May 2, 2019 5:00 am Venus, Crescent Moon, Mercury above eastern horizon. While the Crescent Moon and Venus are bright enough, Mercury will be a tougher object to view during this twilight observation. Venus rises first above the eastern horizon at 5:20 am DST, then the Moon at about 5:35 am DST with Mercury a few minutes later but 10° farther north on the horizon. The Sun, another 10° farther north clears the horizon at 6:12 am DST but has been brightening the sky all the while. Diagram in SKY SIGHTS shows the group at 5:45 am DST with the Moon a degree and a half above the horizon.

May 4, 2019 Dark of the Moon viewing at Fox Observatory. Click for MAP . Public is welcome. Please read weather information in SIDEBAR.
Please note that we ask for you to walk to the observatory (red flashlights are preferred, but point all lights downwards please). NOTE: ALL observing events require clear skies. If it is overcast or raining, observing will NOT be possible so if you arrive at the venue under those conditions, there may not be any BAS members there. See info above for contact phone numbers and emails if you are unsure about whether to attend due to weather. When visiting the Fox Observatory, please park at the main lot by the Learning Centre. Parking near the Fox is reserved for disability access and equipment drop-off.

May 6, 2019 04:00 Eta-Aquariid meteor shower. This moderately good shower (60 per hour max) comes at new Moon time so the sky will be dark. The best time to view will be late on Sunday night and into Monday morning with peak about 2 hours before dawn on Monday May 6. If you are in the southern hemisphere, expect up to 60 shooting stars per hour, and a lesser number in the north -for our latitude perhaps 20 or 30 per hour. Chart is found on the SKY SIGHTS. page.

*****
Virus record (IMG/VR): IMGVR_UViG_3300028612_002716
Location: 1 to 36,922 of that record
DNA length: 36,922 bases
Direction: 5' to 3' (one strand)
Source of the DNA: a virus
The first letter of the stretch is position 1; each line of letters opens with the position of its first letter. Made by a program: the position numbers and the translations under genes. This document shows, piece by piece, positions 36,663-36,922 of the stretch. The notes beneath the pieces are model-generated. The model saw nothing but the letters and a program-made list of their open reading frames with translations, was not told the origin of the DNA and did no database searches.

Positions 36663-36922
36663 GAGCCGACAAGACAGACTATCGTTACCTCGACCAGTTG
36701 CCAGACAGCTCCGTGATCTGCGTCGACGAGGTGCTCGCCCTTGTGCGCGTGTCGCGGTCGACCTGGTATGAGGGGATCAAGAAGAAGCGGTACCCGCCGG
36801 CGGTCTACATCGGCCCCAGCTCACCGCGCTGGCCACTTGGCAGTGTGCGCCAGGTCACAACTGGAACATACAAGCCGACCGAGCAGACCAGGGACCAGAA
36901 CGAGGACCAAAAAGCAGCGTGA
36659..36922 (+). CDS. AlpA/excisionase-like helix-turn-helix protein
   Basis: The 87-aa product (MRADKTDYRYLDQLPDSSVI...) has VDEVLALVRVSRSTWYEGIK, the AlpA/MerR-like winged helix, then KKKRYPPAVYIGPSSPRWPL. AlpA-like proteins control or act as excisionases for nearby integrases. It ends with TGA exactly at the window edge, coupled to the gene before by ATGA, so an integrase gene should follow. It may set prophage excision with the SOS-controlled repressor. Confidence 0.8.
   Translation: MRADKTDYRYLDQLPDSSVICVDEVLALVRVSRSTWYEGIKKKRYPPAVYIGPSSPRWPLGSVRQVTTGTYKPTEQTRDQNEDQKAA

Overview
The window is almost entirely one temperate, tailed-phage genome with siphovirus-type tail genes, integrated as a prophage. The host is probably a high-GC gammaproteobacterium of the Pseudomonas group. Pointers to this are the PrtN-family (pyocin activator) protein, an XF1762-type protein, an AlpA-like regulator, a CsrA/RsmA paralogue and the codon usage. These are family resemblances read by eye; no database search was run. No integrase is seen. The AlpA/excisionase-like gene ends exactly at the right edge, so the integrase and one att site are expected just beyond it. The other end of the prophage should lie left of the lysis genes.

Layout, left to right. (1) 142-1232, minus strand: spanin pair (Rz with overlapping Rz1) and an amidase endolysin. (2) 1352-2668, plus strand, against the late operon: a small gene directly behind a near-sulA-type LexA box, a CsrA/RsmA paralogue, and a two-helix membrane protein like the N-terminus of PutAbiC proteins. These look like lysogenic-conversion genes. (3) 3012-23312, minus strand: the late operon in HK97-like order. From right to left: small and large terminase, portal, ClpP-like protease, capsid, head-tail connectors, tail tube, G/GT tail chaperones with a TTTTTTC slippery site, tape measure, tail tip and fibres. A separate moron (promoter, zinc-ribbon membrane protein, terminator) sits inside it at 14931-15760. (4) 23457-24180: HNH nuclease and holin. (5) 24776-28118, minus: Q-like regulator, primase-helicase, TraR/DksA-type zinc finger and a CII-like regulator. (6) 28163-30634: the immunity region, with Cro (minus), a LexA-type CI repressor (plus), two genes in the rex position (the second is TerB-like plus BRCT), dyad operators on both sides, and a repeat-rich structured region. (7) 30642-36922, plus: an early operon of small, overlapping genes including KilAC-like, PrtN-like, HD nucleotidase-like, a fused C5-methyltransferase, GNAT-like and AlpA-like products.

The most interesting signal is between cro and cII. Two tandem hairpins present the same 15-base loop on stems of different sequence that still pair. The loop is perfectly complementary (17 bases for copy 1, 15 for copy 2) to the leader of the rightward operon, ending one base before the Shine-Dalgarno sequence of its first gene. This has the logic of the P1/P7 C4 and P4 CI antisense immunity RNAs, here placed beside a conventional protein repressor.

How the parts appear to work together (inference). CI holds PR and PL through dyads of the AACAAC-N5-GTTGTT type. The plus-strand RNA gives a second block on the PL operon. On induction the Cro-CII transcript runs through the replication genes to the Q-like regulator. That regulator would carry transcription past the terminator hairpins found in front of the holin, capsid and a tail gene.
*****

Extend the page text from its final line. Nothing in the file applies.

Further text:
May 10, 2019 Moon passes through Beehive Cluster From about 10 pm to after midnight, the 6.5 day old crescent Moon passes the southern part of the Beehive Cluster which is about two Moon diameters in size. Several 7th magnitude stars will be occulted by the dark edge of the Moon, and since the Moon is airless, the disappearance is very sudden at the instant that the point source encounters the opaque edge of the Moon. These are interesting to watch and the option of the Moon eastwards through the cluster will be obvious over the 3 hours or so. More information, including star charts and event times is provided in the WEBLOG.

CANCELLED DUE TO CLOUDS: May 11, 2019 International Astronomy Day -viewing at Fox Observatory after dark. Public is welcome. See Note above for May 4 Dark of the Moon viewing. Tonight is a First Quarter Moon night and that is on the viewing agenda. BAS members will be manning the telescopes for visitors and showing off some of their favourite sky sights including clusters, galaxies, nebulae, and a planet or two. Come dressed for a cool night. Flashlights are OK, but please do not use them while at the observatory and point them downwards on your walk to and from the parking lot.

May 17-20, 2019 Mars Encounters M35 in Gemini
Another open cluster, M35 in Gemini is also close to the ecliptic and regularly occulted by the Moon and planets. Mars comes close to M35 every to years or so and this time, will pass a short distance from the centre. Minimum separation is on May 19 with Mars about 1/3 of a degree (20 minutes) from the centre of M35. M35 is about the size of the Moon so Mars will appear to skim the outskirts. We get to see it about half a degree below the cluster on May 18 and above it (but a bit closer) on May 19. The Full Moon will brighten the sky a bit, but it is worth getting out for a look. See SKY SIGHTS for a star map.

May 22, 2019 Saturn and Moon come close to each other. In the S. Pacific this will be a spectacular occultation of Saturn by the Moon but for our location on the planet, we get a miss. It is a daylight event with about 5° separation between the Moon and Saturn just as they set in the west around 8:50 am DST in daylight. Not an easy event to observe, and a trip to the S. Pacific is probably not in the cards for you.

June 2019 (Some of these are also described in SKY SIGHTS)